Hail Mrs. Muhammad!

Tim Tebow.

I’m sure starting this piece of writing with his name just ensured many people’s attention. After all, his overtime victory over the Steelers (I repeat, the Steelers!) blew America away. His unconventional style of play and his “shove-Christianity-in-your-face” attitude has won him just as many lovers as critics. One thing that is for sure: he is becoming a household name. In fact, I have just added the word “Tebow” to my Microsoft Word dictionary.

High school students have been suspended for “Tebowing,” Pro-Choice supporters have started a fundraiser that encourages $10 donations for every Tebow touchdown, and, since it’s 2012, Rick Perry has compared himself to Tebow in Iowa (did Tebow forget the third part of the Holy Trinity? I don’t think so. Bad comparison Governor Perry).

As the Tebow-mania becomes hotter and hotter, a topic starts to emerge: What if Tebow was Muslim?

Well first of all, some logistics: Would he be okay playing for the New Orleans Saints? And he sure can’t do Hail Marys anymore. Nor would he enjoy playing here at University of Notre Dame.

But all that aside, what will America think of him?

Sandra Fish from the Washington Post does not seem to think that it would bode well for the Christian poster boy and Engel from Fox News brings up a completely different spin, stating that Tebow would be respected, and that “all hell would break loose” (at least the Christian and Muslim hells I’m sure) if Muslim Tebow’s religious touchdown celebrations were mocked by the players (as Christian Tebow’s prayers often have been).

I agree with Engel that mocking anybody’s demonstration of faith is not a good gesture and yes, the reaction might be much more serious if the Muslim Tebow celebration were mocked. And like Fish, I do not think America would like Tebow as much if he started all his interviews with “Praise Allah.” Feel free to call me out, but for some reason, I just don’t think Tebow would simply receive just some eye rolls or thunderous cheers if after every touchdown, he pulls out his prayer mat and bows towards Mecca (it certainly won’t be an excessive celebration penalty according to NFL rules).

I think there’s something wrong about this. As a society that puts emphasis on freedom of expression and freedom of worship above everything else, why is it that our views on a person can change solely based on his/her religion, especially when the religion praises good values like all other major religions in the world? Just look at how much President Obama had to go out of his way to show everybody that he is not a Muslim. Perhaps we really do need a Muslim Tebow to come change things up a little bit.

Should College Athletes Be Paid?

I love college sports.

I love the energy, the passion, and the live-or-die association from the fans. I love the team oriented approach, the strategies, and the varieties of styles. I love the rivalries, the traditions, and the idea that these athletes are just students like us doing what they love.

Actually, I just came back from Tobacco Roadhouse Sports Bar and concluded a full day of college football, and it was nothing short of glorious (minus the devastating Duke loss).

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Coaches vs. Professors (Salaries)

Due to the rough economy, Texas Tech University froze $3 million in faculty salary for the year 2011, and naturally, it is the perfect time for its administration to raise the salary of Tommy Tuberville, the head football coach, by 1/6th of that amount, guaranteeing him at least $2 million a year till the year 2015.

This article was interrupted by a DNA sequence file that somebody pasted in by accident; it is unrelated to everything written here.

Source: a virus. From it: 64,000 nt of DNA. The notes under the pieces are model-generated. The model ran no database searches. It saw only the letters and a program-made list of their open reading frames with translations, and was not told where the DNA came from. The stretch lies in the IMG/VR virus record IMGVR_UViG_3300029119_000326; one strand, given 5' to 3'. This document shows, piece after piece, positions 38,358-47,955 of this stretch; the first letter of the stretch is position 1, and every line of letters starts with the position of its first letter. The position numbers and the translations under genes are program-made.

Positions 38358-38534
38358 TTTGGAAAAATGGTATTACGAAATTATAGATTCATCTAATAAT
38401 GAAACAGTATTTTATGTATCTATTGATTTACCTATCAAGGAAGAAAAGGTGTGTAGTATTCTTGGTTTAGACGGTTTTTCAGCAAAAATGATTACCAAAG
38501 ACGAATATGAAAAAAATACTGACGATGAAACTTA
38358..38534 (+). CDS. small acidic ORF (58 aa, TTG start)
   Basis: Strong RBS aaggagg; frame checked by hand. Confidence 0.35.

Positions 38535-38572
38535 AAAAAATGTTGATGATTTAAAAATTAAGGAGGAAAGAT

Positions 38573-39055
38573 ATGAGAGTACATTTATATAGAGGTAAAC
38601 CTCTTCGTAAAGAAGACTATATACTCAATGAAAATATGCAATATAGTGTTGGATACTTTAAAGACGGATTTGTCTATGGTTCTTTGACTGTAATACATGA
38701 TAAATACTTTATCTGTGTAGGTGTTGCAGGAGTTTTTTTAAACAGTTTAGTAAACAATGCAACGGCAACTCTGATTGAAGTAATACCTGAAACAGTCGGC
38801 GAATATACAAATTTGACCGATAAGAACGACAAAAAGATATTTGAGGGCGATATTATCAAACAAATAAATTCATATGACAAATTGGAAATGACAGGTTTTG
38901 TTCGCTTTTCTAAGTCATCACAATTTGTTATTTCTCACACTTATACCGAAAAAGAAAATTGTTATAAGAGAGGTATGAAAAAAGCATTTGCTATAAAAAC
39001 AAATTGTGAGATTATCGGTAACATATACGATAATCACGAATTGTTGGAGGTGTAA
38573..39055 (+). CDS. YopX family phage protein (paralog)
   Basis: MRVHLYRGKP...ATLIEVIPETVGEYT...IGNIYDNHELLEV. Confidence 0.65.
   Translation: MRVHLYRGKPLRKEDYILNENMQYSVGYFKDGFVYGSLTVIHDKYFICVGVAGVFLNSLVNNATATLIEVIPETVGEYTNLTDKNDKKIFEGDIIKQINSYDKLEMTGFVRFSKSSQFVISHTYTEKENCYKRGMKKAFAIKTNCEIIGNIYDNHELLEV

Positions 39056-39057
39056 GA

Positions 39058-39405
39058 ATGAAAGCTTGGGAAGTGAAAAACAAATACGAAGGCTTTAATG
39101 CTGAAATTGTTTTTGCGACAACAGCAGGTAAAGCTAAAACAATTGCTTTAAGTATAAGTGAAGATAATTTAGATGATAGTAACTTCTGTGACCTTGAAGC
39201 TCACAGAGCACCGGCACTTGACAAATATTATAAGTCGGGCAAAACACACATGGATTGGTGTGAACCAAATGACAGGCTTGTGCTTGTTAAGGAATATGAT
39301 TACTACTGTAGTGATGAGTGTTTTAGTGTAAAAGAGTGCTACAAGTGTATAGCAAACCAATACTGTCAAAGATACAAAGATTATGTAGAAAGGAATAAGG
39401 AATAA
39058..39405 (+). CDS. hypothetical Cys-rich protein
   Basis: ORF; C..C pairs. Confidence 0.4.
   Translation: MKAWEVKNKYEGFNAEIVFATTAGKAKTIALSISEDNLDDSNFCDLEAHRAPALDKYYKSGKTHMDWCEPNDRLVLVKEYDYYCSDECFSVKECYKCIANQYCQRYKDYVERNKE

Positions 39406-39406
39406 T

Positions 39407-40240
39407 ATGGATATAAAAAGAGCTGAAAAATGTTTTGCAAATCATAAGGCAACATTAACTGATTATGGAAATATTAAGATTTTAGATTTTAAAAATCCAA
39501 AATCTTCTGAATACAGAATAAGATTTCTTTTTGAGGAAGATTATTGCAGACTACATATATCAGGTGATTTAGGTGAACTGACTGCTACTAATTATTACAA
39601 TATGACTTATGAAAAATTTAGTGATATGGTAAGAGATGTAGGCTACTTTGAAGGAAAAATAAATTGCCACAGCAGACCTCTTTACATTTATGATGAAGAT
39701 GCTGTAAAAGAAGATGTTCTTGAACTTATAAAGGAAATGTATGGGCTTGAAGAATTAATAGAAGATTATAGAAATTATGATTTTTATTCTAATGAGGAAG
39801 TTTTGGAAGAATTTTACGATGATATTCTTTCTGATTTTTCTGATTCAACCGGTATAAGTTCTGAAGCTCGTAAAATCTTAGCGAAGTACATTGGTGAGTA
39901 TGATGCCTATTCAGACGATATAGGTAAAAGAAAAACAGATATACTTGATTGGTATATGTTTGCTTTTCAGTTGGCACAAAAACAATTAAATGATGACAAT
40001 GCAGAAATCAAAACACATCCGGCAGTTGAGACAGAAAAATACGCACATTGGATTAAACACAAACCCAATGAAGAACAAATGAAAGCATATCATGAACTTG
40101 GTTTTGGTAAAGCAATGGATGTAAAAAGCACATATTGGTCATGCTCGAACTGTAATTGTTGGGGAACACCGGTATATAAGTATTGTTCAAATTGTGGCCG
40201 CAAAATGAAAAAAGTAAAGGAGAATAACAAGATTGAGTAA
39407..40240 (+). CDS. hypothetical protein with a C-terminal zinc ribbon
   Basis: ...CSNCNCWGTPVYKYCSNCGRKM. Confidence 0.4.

For the record, Texas Tech’s football went 8-5 last year.

But who knows? Maybe the man’s family is starving with his measly $1.5 million salary from last year. Don’t worry though, both Coach Tuberville and the athletic director declined to comment when inquired by the press.

The university president Bailey says he is “sympathetic,” but they are keeping a promise they made last year (what a man of his word! but don’t they have contracts for professors to honor as well?).

To expand more on the topic, here’s an interesting video featuring Coach Calhoun, the head basketball coach of the University of Connecticut, if you haven’t seen it yet:

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Kansas University: Now recruiting top AARP prospects

The University of Kansas Athletics Department has taken commitment and accountability to the next level: they have hired a legion of retired-folk (no, not The American Legion, but similar) to assure that their athletes attend class. The full article can be found in the Wall Street Journal’s riveting Life and Culture: Sports section.

First, I’ll set aside all jabs about Duke’s athletic superiority over that of the Jayhawks. Now, let us break down where two ethical questions may arise: one, should these athletes be tracked and two, why do the trackers have to be elderly people?

When I think of college, I think not of more rigorous academics, learning to live with another person, or consuming disgusting amounts of pizza: I think of freedom. Included in my freedom is the choice to attend – or not attend – class. By hiring trackers to check up on these athletes’ attendance, KU is eliminating a fundamental component of the college experience. Should they stigmatize these students on the basis that they are athletes? They forfeit many freedoms when becoming a student athlete, should the liberty to skip class and catch up on sleep every now and then be one of the opportunities forgone?

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